Nisei Week to Hold Free Ondo Dance Lessons

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Kikusue Azuma leads dancers in the 2008 Nisei Week Grand Parade. (MARIO G. REYES/Rafu Shimpo)

To help the public prepare for this year’s Nisei Week Japanese Festival Grand Parade (Aug. 12) and onto street dancing and closing ceremony (Aug. 19),
free ondo classes are being held each Monday and Thursday starting July 16 from 7 to 9 p.m. on the Japanese American Cultural and Community Center Plaza, 244 S. San Pedro St. in Little Tokyo.

The practices will be split into two sessions: the first hour for parade dances and the second hour focusing on the ondo dances.

Bring one sensu (folding fan) to practices. (See www.NiseiWeek.org for practice dates and link to dance practice videos on YouTube.)

Sumako Azuma

The 2012 Nisei Week choreographers are Azuma Sumako II and Azuma Kikusue, who have choreographed two dances for the parade, “Kawachi Otoko Bushi” by Mitsuko Nakamura and “One World” by Hiroshima.

The eight onto dances include “Kyushu Tanko Bushi,” “Kagoshima Ohara Bushi,” “Aizu Bandai San,” “One Plus One,” “Shiawase Samba,” “Sho Tokyo Ondo,” and “Asadoya Yunta.” Because this is an Olympic year, also included will be “Tokyo Gorin Ondo,” which celebrated the 1964 Olympics in Tokyo. Additionally, Minyo Station will perform live dance music.

Azuma Ryu style is under the direction of Sumako Azuma and Kikusue Azuma. Together they have more than 45 years of teaching experience, and they seek to preserve and promote Japanese culture in the U.S. through the art of Nihon Buyo.

Sumako Azuma sensei was born in Tokyo but was raised in Southern California. Her mother, Sumako Azuma I, a dance instructor, and grandmother, Setsu Okawa, a tea ceremony instructor, surrounded her with Japanese language and culture as a child. She showed tremendous talent in dance at a young age, and studied in Japan for many summers under the soke (Grand Master) of the Azuma school, Tokuho Azuma. At age 14, she was awarded the natori (master) degree as a direct student of Mme. Tokuho Azuma.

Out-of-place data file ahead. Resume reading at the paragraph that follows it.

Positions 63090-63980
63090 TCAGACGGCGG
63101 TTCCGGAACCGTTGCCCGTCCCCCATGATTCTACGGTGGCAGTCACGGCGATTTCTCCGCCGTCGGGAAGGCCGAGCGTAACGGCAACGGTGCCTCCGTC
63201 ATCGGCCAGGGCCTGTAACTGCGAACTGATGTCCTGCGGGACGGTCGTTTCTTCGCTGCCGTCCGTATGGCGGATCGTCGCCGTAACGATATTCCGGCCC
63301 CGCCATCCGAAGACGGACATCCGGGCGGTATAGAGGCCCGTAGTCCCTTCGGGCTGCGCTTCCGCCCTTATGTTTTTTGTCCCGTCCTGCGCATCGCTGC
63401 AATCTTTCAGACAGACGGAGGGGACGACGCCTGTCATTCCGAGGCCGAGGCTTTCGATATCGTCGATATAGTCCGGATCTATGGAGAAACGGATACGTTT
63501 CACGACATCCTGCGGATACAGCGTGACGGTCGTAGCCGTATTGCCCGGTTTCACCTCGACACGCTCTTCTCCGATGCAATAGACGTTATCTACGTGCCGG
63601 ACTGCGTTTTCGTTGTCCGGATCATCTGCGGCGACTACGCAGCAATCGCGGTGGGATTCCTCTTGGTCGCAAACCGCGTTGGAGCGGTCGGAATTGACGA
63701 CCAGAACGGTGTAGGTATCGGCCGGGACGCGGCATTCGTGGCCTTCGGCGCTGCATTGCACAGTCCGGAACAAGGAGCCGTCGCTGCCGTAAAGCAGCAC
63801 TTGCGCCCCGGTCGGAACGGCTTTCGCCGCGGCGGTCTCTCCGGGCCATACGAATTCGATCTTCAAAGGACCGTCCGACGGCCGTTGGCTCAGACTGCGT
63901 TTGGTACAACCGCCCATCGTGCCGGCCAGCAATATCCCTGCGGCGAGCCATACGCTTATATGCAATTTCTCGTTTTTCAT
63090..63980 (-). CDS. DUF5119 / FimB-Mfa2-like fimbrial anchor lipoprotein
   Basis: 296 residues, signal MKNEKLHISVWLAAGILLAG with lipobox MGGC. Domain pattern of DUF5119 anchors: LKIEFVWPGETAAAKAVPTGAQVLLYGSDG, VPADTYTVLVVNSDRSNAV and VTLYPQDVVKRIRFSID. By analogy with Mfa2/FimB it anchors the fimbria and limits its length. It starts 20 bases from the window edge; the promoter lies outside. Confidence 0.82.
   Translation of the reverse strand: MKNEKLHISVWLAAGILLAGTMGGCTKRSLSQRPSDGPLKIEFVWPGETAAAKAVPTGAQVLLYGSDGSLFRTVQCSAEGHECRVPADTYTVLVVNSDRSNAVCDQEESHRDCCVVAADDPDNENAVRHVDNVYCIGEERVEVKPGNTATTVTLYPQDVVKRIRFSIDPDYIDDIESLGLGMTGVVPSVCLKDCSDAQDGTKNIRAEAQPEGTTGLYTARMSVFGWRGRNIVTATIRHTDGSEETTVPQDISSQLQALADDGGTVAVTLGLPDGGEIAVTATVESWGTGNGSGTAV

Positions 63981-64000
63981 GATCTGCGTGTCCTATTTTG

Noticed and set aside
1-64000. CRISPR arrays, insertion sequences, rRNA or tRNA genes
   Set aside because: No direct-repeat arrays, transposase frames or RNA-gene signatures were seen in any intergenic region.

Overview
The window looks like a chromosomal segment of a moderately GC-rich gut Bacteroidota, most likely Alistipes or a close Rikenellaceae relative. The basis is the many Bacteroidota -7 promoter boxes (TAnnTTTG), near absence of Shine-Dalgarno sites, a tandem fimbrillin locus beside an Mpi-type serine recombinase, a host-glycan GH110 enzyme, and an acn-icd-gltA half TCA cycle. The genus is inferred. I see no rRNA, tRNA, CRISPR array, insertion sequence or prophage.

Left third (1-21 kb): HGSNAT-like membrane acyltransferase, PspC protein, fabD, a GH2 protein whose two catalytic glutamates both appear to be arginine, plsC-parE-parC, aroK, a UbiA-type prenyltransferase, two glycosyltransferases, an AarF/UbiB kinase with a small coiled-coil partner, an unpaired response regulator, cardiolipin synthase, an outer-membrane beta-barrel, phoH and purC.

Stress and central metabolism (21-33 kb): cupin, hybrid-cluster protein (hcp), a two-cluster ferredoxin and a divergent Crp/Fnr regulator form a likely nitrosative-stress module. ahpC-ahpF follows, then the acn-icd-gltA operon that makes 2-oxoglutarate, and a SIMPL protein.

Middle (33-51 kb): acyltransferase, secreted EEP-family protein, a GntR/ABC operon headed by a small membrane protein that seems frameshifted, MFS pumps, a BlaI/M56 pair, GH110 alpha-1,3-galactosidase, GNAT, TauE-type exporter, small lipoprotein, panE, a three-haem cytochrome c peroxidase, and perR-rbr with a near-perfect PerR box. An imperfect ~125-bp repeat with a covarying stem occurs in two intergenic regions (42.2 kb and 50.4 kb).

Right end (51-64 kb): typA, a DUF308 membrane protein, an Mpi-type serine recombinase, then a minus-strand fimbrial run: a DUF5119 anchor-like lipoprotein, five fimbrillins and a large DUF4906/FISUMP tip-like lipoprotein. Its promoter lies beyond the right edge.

After the untimely death of her mother a few years later, young Sumako returned to Japan for one year and was a live-in student under the soke. She received her shihan (instructor’s) degree at 19, and honored her mother’s legacy by returning to Southern California and continuing her mother’s dance school. She also earned the senmombu (specialty instructor’s) degree, and was honored as a “Woman of the Year” by the Downtown chapter of the JACL. Sumako currently balances teaching with her full-time job as a corporate insurance broker for Marsh & McLennan Companies.

Kikusue Azuma sensei was born and raised in Los Angeles. She earned degrees in math and computer science and worked for 11 years as a software engineer, but eventually realized that teaching was her passion. She studied Nihon buyo for many years under Sumako Azuma sensei, earning her natori and shihan degrees from the Azuma School headquarters in Tokyo. She became the first foreign-born-and-raised shihan of the Azuma School. After receiving her shihan degree, she started teaching dance classes in Ventura County. She currently has more than 50 students from Ventura, Los Angeles and Orange counties. She is married, has three children and is also a math teacher and tutor.

Sumako sensei, Kikusue sensei and their students have performed both at professional venues — the Greek Theater, Hollywood Bowl and Universal Amphitheater —and at benefit performances for community and nonprofit organizations. Although they still teach the Japanese dance classics, they have broken new ground artistically, reaching out to the Sansei, Yonsei and Gosei by blending traditional Japanese dance techniques with modern influences. Through their efforts, the U.S. Azuma School continues to grow and perpetuate Japanese culture through the art of Japanese dance.

For more information, contact Miles Hamada, onto and closing ceremony chairman, at mileshamada@yahoo.com or (323) 620-0662.

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1 Comment

  1. As the owner of the oldest building in Little Tokyo and probably the oldest family still in Little Tokyo (1882 to present) it is an honor for me to watch the “ONDO Dancing”….It is really the highlight of my year. I have watched over the past 20 years as the younger dancers have taken over from the older ones and may I say “They are Just as Good as THE GRAND MASTERS”.

    Great Job Girls

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